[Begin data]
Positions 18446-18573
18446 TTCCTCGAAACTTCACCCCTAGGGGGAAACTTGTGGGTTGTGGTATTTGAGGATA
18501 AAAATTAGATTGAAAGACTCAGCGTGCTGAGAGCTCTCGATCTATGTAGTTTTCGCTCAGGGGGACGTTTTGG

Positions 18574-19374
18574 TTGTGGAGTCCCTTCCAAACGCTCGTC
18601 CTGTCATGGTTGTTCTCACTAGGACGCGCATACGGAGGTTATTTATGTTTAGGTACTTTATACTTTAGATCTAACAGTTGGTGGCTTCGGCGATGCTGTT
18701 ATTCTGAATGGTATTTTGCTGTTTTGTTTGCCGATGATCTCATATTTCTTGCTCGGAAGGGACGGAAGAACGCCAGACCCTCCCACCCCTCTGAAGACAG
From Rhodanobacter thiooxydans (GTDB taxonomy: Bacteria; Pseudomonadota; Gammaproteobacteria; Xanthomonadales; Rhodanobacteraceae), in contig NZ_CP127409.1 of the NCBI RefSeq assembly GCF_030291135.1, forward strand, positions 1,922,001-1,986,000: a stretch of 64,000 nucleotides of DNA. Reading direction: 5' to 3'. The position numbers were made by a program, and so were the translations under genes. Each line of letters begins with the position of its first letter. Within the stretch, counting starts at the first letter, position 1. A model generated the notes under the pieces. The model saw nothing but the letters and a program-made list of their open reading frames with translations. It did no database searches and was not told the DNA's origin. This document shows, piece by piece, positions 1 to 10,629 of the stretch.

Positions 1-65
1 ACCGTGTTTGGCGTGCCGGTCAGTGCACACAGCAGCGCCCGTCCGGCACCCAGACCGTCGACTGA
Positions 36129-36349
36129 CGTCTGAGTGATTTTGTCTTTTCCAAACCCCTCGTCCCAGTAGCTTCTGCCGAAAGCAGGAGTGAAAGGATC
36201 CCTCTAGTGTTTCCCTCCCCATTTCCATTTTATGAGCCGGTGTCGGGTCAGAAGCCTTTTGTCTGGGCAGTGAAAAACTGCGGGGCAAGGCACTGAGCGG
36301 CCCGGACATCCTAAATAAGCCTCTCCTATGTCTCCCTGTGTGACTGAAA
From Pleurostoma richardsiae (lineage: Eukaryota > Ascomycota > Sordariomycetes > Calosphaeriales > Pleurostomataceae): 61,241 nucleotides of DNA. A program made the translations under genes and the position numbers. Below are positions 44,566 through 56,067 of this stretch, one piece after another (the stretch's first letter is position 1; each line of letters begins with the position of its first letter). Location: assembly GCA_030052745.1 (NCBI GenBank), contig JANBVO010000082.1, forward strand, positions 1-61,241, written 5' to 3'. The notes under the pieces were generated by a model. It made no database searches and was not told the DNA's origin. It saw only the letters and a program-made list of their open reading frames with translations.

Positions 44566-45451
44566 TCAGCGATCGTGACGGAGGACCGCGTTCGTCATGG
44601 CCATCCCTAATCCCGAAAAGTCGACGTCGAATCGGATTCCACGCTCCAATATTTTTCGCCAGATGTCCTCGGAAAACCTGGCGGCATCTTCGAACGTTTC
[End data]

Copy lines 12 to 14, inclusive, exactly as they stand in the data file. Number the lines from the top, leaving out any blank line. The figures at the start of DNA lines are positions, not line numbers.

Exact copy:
36129 CGTCTGAGTGATTTTGTCTTTTCCAAACCCCTCGTCCCAGTAGCTTCTGCCGAAAGCAGGAGTGAAAGGATC
36201 CCTCTAGTGTTTCCCTCCCCATTTCCATTTTATGAGCCGGTGTCGGGTCAGAAGCCTTTTGTCTGGGCAGTGAAAAACTGCGGGGCAAGGCACTGAGCGG
36301 CCCGGACATCCTAAATAAGCCTCTCCTATGTCTCCCTGTGTGACTGAAA